The Brutality of Grace

On the surface, this is as dark and deeply cynical a story as one could imagine, but the graces are there as well. As the film draws to its close, two particularly important moments occur: In the first, Chigurh presents his last victim with his trusty coin, instructing her to determine whether she will die: "Call it, sister." But she refuses to participate, telling him: "I ain't gonna call it. The coin don't have no say. It's just you." Robbed of his reliance on "Fate," Chigurh is forced to take responsibility for his actions; free will is thrust upon him, whether he desires it or not. A subsequent car accident sheds an entirely new light on this "chanceless" world: If life is no longer random, Chigurh's brush with death casts an ominous pall over his eventual survival. Someone is watching, and the man’s transgressions will not go unpunished forever.

But perhaps the most intriguing example of the intrusion of grace is the way in which the film underscores the importance of the title's most intriguing adjective, "Old." When Sheriff Ed Tom Bell visits his Uncle Ellis, the old man puts to rest the notion that Chigurh is a sign of a new and insurmountable evil: "What you got ain't nothin' new. This country is hard on people. You can't stop what's coming. It ain't all waitin' on you. That's vanity." This, combined with the dream described by Bell at the film's conclusion, reveal the story to be far more grace-filled than it would seem at first glance. Until late in the film, Deputy Wendell, the sheriff's assistant, seems to be used for little more than comic relief. Yet it is the deputy (and his generation) who proves most capable of dealing with Chigurh and his ilk. Far from suggesting that mankind is ill-equipped to confront evil and violence, the story shows that Someone (in His Infinite Providence) has carefully ensured that "the right man for the job" appears on the scene at just the right moment.

McCarthy's approach to grace and violence is still evolving here, and like All the Pretty Horses before it, No Country for Old Men leaves the viewer unsure as to whether the author intends to point toward the Divine in the midst of such darkness. That certitude comes with The Road, the final (and most interesting) of the McCarthy adaptations.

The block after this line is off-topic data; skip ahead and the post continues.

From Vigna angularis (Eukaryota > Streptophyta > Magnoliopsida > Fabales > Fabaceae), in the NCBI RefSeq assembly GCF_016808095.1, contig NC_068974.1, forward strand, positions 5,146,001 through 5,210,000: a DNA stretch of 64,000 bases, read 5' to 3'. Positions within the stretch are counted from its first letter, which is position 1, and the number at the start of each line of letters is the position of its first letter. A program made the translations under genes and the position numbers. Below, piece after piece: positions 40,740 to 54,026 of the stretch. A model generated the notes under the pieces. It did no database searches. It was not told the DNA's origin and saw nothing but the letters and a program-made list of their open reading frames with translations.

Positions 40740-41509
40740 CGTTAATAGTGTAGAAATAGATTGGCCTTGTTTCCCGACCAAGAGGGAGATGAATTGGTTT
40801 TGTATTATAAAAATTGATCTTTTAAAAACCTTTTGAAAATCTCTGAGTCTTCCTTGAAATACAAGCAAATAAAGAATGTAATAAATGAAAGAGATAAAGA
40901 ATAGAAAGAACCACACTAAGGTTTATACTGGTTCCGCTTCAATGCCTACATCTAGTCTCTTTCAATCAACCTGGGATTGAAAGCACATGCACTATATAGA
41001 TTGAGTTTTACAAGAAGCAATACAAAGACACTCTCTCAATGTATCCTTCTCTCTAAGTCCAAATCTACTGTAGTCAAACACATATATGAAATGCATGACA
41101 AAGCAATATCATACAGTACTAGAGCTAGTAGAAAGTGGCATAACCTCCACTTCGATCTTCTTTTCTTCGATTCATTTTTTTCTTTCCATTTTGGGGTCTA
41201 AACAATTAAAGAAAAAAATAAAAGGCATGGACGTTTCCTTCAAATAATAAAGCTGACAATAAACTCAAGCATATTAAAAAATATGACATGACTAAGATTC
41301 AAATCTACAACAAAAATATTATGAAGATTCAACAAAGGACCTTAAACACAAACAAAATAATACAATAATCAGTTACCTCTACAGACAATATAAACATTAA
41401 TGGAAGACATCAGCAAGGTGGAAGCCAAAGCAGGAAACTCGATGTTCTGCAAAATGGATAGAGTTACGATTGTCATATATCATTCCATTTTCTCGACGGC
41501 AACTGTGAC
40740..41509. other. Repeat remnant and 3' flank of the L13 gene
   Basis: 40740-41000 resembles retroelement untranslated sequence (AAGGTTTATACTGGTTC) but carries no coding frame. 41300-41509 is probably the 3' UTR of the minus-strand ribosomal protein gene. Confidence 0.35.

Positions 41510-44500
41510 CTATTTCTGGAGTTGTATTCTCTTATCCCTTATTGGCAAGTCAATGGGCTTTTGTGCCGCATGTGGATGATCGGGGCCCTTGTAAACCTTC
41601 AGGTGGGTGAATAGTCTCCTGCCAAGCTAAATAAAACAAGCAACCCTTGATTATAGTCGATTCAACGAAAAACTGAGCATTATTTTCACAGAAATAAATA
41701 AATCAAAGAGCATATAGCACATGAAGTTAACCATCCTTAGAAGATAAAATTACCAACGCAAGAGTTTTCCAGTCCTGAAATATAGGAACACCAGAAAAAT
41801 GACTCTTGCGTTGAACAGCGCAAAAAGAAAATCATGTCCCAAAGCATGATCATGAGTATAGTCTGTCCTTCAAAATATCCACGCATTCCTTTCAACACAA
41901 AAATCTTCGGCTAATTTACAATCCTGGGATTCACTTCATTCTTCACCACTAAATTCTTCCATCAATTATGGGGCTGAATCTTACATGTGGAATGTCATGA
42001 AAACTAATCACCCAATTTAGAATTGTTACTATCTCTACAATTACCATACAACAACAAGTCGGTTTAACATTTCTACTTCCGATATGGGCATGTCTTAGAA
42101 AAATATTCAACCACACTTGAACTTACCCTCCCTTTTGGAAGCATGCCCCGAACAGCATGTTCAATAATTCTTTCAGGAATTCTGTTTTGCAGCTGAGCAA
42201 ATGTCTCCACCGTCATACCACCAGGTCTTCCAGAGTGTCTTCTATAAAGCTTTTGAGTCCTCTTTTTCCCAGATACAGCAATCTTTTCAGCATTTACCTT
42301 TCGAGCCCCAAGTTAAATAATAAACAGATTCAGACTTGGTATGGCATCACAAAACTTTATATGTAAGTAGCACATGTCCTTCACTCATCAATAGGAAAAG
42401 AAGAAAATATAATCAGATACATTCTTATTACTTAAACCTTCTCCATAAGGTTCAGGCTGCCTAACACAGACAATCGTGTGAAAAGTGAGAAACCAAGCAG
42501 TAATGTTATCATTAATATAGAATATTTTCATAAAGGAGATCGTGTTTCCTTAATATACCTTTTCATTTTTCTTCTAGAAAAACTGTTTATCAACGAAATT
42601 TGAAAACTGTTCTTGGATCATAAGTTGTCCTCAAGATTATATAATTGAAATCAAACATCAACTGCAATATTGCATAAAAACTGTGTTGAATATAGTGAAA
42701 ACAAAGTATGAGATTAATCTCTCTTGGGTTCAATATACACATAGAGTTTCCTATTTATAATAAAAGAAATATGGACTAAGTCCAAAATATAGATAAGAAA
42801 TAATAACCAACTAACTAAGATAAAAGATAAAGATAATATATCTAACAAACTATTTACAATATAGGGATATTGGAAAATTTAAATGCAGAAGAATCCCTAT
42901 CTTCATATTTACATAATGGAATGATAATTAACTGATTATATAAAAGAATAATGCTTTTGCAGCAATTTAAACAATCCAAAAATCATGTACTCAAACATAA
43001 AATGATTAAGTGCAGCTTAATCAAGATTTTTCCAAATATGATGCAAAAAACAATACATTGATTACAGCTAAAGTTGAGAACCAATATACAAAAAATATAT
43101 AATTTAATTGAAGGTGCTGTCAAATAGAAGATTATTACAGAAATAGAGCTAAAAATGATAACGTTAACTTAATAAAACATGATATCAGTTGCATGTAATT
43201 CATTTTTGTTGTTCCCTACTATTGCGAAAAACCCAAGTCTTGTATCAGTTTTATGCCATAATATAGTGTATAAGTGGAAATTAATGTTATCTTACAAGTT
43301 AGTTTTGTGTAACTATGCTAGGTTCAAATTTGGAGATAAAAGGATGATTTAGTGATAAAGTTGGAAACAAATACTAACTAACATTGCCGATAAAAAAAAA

The Road tells the raw, unrelenting story of a man (The Man) and his son (The Boy) as they journey across a desolate, post-apocalyptic landscape peopled by little more than cannibals, chaos, and despair. Convinced that the seashore will be their salvation, The Man drives the two of them relentlessly across the devastation of "post-event" America, consumed by the overwhelming need to protect his son in a world without hope. The frustrating (and essential) lack of back story; the stark, cruel imagery; and the seemingly impossible situation in which The Man and The Boy find themselves creates the perfect environment for those "imperceptible intrusions of grace" O'Connor so loved to explore.

While protecting his son from the physical dangers of this new, harsh reality, The Man fails to recognize that The Boy is steadfastly protecting him from the more destructive spiritual threat of despair. Time and again, his son reminds him that they are "still the good guys," and that "we have to keep carrying the fire" -- a fire that sets them apart from nearly every other survivor in this darkening world. Much of the film's language and symbolism is eerily incarnational in tone: "If I were God, I would have made the world just so and no different. And so I have you . . . I have you." "He is an angel. To me, he's a god." "All I know is that the child is my warrant, and if he is not the Word of God, then God never spoke." Throughout it all runs the language of fire, light, and goodness -- and holding out hope that, in spite of the utter hopelessness of the human condition, there is more to be believed in than just humanity. When The Man's ceaseless vigilance in protecting his son finally becomes more than he can bear, a solution presents itself in a way so inexplicable and unexpected that there can be no doubt as to its true origin.

When discussing the purpose and meaning of The Road, McCarthy himself compared it to another of his works, Blood Meridian, saying that, if Meridian was about "the limits of our inhumanity," The Road was about "the limits of our humanity." But as McCarthy's menacing, wrenching, and achingly beautiful story highlights so well, it is vitally important to remember that our humanity has limits in both directions. In The Road, we must deal with the ugliness of a society without hope and the level of inhumanity to which such a society will sink. But more importantly, the story deals with man's upper boundary -- the boundary that exists between our humanity and the Divine; the home of those very moments of Grace with which McCarthy (and O'Connor before him) deals so insightfully.

10/19/2010 4:00:00 AM
Joseph Susanka
About Joseph Susanka
Joseph Susanka has been doing development work for institutions of Catholic higher education since his graduation from Thomas Aquinas College in 1999. He blogs at Crisis Magazine, where he also contributes feature articles on a variety of topics.